When you are finished with your syringe, you will want to recap it. We do not need to use a one-handed recap, because we have not touched any blood products in this process or other human specimen. Hold the syringe-needle assembly in the dominant hand, and the cap in the non-dominant hand, brace your two wrists together for stability, and carefully reinsert the needle straight into the cap, taking care to avoid a needle stick. Now you may unscrew the capped needle from the syringe. The needle goes in sharps, even if it is capped, because caps may possibly come loose later after being discarded. The syringe can go in non-sharp waste. Periodically throughout the addition of multiple additives to the CSP, the CSP is observed for any precipitates or exogenous particulate matter that may have been introduced.
Considerations regarding USP 797
The US Pharmacopeia produced the document entitled “USP 797: Pharmaceutical Compounding – Sterile Preparations” in 2003, then updated in 2008 and most recently in 2012. This document is widely considered to be influential regarding the handling of sterile compounded products for use in humans. It has obtained renewed relevance, because the FDA has indicated an interest in referring to USP 797 for guidelines on compounding sterile products. Yet strangely, this document is not readily available anywhere, nor is it linked on the FDA’s website, www.fda.gov. It is deeply hidden on the US Pharmacopeia, www.usp.org.
Yet, the complete document is not found there either from a search. It is at this address, and on websites in Texas, in China and from private parties. https://www.snmmi.org/files/docs/USP%20797.pdf
At the above link, the relevant text is different in respects that concern us from the link below. The above text is dated 2011 and 2012. The text below has no author or date: http://www.pharmacopeia.cn/v29240/usp29nf24s0_c797_viewall.html
What is found from a search of www.usp.org is the announcement that this document is currently being revised, as of December 2013, with no currently expected completion date.
The FDA has recently said that USP 797’s criteria for “low risk conditions” for CSP preparation are inherently safe.
Therefore, we examine below the categories of risk proposed in USP 797, and contrast those with the particular criteria for definition of risk suitable for the naturopathic profession and our patients.
First to put USP 797 in perspective, the introduction to the criteria for the various risk levels begins as follows:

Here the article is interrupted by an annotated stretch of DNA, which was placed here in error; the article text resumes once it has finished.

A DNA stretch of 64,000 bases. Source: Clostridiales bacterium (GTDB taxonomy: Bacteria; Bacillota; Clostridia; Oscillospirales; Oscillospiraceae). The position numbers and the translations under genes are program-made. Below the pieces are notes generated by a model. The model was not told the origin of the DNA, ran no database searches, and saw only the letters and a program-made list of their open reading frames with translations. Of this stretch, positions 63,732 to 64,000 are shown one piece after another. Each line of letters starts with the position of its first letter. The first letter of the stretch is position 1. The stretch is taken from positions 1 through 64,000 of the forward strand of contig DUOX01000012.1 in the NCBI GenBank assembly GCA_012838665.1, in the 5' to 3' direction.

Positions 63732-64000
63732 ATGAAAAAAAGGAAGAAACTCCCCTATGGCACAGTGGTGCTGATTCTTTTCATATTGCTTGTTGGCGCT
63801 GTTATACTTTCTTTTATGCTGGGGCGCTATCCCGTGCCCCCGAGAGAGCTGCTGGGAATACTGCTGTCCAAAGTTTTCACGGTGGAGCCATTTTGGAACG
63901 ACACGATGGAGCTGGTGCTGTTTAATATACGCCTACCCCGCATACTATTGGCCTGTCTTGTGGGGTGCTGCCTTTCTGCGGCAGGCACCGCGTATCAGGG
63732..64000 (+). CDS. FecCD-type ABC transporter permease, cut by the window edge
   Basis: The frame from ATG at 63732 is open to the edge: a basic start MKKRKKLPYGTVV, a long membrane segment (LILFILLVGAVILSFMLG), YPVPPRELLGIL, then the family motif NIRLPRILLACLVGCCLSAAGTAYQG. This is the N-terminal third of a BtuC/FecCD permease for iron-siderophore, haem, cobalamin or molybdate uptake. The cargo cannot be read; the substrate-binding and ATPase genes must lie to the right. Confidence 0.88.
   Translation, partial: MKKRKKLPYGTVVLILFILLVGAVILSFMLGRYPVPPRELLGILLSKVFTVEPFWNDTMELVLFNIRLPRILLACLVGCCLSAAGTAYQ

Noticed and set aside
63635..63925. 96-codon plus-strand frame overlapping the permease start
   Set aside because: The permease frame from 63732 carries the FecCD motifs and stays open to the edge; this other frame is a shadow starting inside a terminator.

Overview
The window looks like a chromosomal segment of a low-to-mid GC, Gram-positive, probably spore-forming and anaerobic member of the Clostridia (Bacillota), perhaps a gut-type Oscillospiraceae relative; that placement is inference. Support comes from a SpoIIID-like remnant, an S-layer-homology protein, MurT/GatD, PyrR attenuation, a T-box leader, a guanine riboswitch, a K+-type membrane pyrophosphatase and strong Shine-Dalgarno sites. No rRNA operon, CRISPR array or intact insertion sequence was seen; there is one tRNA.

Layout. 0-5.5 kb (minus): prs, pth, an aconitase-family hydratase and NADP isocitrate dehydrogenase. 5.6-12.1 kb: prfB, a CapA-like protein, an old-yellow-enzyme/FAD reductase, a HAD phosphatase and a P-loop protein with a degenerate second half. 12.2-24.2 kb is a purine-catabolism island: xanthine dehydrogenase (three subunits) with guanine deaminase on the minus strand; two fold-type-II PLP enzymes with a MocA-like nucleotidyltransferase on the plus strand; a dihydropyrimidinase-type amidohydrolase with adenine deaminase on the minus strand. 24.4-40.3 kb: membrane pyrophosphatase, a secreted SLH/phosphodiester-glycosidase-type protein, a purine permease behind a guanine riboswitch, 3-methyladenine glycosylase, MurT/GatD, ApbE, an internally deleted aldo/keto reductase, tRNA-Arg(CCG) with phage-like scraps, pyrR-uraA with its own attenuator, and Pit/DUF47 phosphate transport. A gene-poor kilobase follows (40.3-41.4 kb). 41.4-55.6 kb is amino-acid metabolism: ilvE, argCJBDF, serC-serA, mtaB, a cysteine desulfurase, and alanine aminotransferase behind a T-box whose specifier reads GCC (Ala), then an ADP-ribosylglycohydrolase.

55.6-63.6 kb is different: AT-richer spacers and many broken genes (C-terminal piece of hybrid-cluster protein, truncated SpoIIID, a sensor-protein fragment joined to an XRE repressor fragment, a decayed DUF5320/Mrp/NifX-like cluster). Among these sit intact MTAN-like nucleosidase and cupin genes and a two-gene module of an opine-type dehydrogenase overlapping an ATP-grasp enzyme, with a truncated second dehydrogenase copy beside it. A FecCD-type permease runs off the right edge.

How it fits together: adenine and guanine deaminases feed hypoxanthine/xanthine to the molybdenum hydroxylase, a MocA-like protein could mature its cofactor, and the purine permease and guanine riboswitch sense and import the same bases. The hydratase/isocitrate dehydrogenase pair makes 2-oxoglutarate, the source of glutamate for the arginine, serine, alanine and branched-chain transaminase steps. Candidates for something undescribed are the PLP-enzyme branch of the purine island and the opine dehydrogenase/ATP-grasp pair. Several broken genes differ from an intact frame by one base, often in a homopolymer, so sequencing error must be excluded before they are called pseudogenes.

“The characteristics described below for low-, medium-, and high-risk level CSPs are intended as a guide to the breadth and depth of care necessary in compounding, but they are neither exhaustive nor prescriptive. The licensed healthcare professionals who supervise compounding are responsible for determining the procedural and environmental quality practices and attributes that are necessary for the risk level they assign to specific CSPs.” (our emphasis.)
Nowhere in the USP 797 or anywhere in the extant FDA literature is there a command to only produce “low-risk level” compounded sterile products. The above paragraph makes clear that within the various risk levels, the healthcare professional uses medical judgment to ensure a safe product for the patient.
In fact the USP 797 lists, for each level of risk, established routine pharmaceutical industry procedures. The following are taken from the 2012 version of USP 797 at this link:
Low-risk level compounded sterile products
The USP 797 lists the following criteria for low-risk CSP preparation:
- CSPs are compounded in a laminar flow hood of ISO Class 5 or better air quality, using only sterile ingredients, products, components and devices.
- Compounding draws from three or fewer commercially manufactured packages of sterile products, and involves two or fewer entries into any one sterile container or package, or administration container or device. (Only in 2012 version).
- All handling of devices is done with aseptic technique.
- Before administration, the compounded sterile products are properly stored and not exposed for more than:
- 48 hours at controlled room temperature, or
- 14 days at a cold temperature, or
- 45 days in a solid frozen state
Medium-risk level compounded sterile products
The USP 797 lists the following criteria for medium-risk CSP preparation:
- Multiple doses of sterile product are combined to prepare a CSP that will be administered either to multiple patients or to one patient on multiple occasions.
- The compounding process includes complex aseptic manipulations other than the single-volume transfer.
- The compounding process requires unusually long duration.
- Before administration, the compounded sterile products are properly stored and not exposed for more than:
- 30 hours at controlled room temperature, or
- 9 days at a cold temperature, or
- 45 days in a solid frozen state
High-risk level compounded sterile products
- Non-sterile ingredients are included, or a non-sterile device is employed before final sterilization.
- Any of the following are exposed to air quality worse than ISO Class 5 for more than 1 hour:
- Sterile contents of commercially manufactured products
- CSPs that lack effective antimicrobial preservatives,
- And sterile surfaces of devices and containers for the preparation, transfer, sterilization and packaging of CSPs.
- Compounding personnel are not wearing clean room garb and gloves.
- Non-sterile water containing preparations are stored for more than 6 hours before being sterilized.